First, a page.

Monorepo and long builds

We recently converted to a monorepo (lerna). The root is our application and then there are a couple other projects in a packages directory, both component libraries which are used by the root project but also published to npm for use by other projects. Everything is working but this has almost doubled our build time. The libraries code is change fairly infrequently. It would be nice to cache the builds/deps of the projects in packages directory. It’s not clear to me based on documentation surrounding the new monorepo support whether there is anything I can do. Separate toml files with build.ignore? Doesn’t sound like quite what I need. Anyone have ideas?

Hi, @alisman, does your site build have a way of detecting the cached libraries?

If so, there is a directory which is saved at the end of each build. Netlify restores some contents of this cache directory automatically. My point is, if you store things in this directory which aren’t one of the directories there that Netlify automatically caches and restores then you will need to store/restore your cached directory (or directories manually).

The repository for a site is cloned to /opt/build/repo. The cache directory is found at /opt/build/cache (or ../cache relative to the base of the repo).

I’m going to take an example site build which uses the following build command:

yarn run build

And, in this example, let’s pretend that this build process creates something we want to cache in a directory named example (found in the base directory of the cloned repo)

Then your new build command might become:

cp -R ../cache/example . ; yarn run build ; cp -R example ../cache/

Breaking that down:

  • restore cache => cp -R ../cache/example .
    • this report will ouput an error in the build log if the directory doesn’t exist (because, for example, the build cache was cleared) but the build will continue even if this copy fails
  • the original build command => yarn run build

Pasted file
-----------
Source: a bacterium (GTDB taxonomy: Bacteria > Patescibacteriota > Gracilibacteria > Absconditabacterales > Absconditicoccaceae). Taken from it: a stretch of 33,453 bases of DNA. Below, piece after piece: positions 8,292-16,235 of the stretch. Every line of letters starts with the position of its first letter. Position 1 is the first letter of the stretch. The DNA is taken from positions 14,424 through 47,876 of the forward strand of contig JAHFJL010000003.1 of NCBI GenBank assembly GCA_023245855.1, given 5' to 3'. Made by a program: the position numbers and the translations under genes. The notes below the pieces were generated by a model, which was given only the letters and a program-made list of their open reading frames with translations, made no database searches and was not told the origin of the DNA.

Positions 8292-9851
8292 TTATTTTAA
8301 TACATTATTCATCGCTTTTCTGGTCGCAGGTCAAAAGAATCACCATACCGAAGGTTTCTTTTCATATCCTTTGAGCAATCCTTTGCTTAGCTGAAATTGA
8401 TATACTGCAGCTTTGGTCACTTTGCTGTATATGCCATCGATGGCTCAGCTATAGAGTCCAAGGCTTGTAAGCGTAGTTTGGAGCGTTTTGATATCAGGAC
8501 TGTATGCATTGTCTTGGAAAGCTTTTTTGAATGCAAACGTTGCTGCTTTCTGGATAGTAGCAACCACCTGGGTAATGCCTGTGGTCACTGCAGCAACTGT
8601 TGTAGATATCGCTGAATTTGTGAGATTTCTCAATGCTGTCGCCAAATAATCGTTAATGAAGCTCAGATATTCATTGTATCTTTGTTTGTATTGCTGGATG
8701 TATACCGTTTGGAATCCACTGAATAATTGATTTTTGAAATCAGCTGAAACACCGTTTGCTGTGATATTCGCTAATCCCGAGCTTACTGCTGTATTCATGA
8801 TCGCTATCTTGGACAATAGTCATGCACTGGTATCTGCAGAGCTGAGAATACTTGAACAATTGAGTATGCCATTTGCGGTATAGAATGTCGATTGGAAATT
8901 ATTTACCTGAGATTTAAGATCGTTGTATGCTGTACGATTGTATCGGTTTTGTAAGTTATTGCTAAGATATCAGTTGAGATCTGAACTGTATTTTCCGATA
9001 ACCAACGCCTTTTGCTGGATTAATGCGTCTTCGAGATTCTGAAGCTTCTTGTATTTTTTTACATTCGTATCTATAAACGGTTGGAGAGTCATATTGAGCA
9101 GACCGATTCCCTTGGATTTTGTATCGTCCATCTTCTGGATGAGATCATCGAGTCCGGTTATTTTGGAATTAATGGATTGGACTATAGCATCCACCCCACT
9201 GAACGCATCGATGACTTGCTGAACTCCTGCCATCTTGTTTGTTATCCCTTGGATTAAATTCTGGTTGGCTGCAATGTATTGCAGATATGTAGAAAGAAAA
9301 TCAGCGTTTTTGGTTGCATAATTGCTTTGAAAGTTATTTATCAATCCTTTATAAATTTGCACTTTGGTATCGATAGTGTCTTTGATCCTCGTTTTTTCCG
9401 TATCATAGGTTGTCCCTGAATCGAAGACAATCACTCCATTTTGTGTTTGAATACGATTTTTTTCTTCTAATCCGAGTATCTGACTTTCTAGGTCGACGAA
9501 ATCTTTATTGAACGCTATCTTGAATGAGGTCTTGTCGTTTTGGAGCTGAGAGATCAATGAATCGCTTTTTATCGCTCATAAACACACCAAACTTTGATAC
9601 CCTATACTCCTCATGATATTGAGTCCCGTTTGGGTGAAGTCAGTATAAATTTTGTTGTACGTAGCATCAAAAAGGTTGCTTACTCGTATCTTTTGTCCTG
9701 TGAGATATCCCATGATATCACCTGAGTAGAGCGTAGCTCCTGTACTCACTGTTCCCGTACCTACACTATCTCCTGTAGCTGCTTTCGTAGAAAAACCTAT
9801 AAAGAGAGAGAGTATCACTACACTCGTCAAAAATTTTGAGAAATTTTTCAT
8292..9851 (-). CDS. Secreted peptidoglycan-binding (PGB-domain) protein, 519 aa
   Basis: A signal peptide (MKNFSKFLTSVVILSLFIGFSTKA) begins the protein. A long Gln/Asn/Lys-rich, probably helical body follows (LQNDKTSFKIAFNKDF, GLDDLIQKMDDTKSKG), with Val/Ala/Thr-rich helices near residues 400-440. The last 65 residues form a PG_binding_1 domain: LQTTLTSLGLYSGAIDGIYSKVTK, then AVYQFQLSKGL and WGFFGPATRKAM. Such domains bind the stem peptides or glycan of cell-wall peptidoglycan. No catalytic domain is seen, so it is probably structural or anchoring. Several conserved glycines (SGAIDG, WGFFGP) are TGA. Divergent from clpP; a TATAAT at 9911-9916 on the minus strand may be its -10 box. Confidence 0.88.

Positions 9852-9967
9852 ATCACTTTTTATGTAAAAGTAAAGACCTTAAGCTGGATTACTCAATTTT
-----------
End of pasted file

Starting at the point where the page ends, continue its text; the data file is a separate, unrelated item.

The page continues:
• save the directory to the cache directory for next time => cp -R example ../cache/

You might even put all of this (and more) in a bash script and make that script your Netlify build command instead. The script below checks for the presence of the directory and creates it if it is missing.

#!/bin/bash

# create if directory missing
if [ ! -d ../cache/example  ] ; then
  mkdir ../cache/example
fi

# restore our "example" directory
cp -R ../cache/example .

# build
yarn run build

# save the "example" directory
cp -R example ../cache/

You can then check this script into your repo and track it in git with the rest of your code.

Regarding the build.ignore option, it can be used to detect if something has changed and therefore if there should be a build or not. You can use a custom command here to do this check and the build will be cancelled if this check returns a zero exit code. (If there is a non-zero exit there is a difference and therefore the build should be continued - not cancelled. Zero means no difference and we cancel on that.)

How you do this check is up to you. I believe our default check is this:

git diff --quiet HEAD^ HEAD

However, if you only care if directory example-2 has changed, then make the build.ignore something like so:

git diff --quiet HEAD^ HEAD example-2/

So, you might use the cache directory, the build.ignore, or both to prevent unwanted build usage. If more than one directory needs to be cached, then adjust the commands to accomplish this (or add additional ones).

​Please let us know if there are questions about either method and we’ll be happy to go into more detail about it.

@alisman, I want to mentioned I made some edits above which corrected a small but important error. The build is cancelled on a zero exit from the build.ignore not the non-zero exit. Non-zero means there is a difference so the build should continue - not cancel.

I had mistakenly gotten it backwards before. I added clarification about this in the post above as well.

Last, but not least, welcome to our Netlify community site as well. :+1:

Hey luke, thanks so much for you super helpful response.

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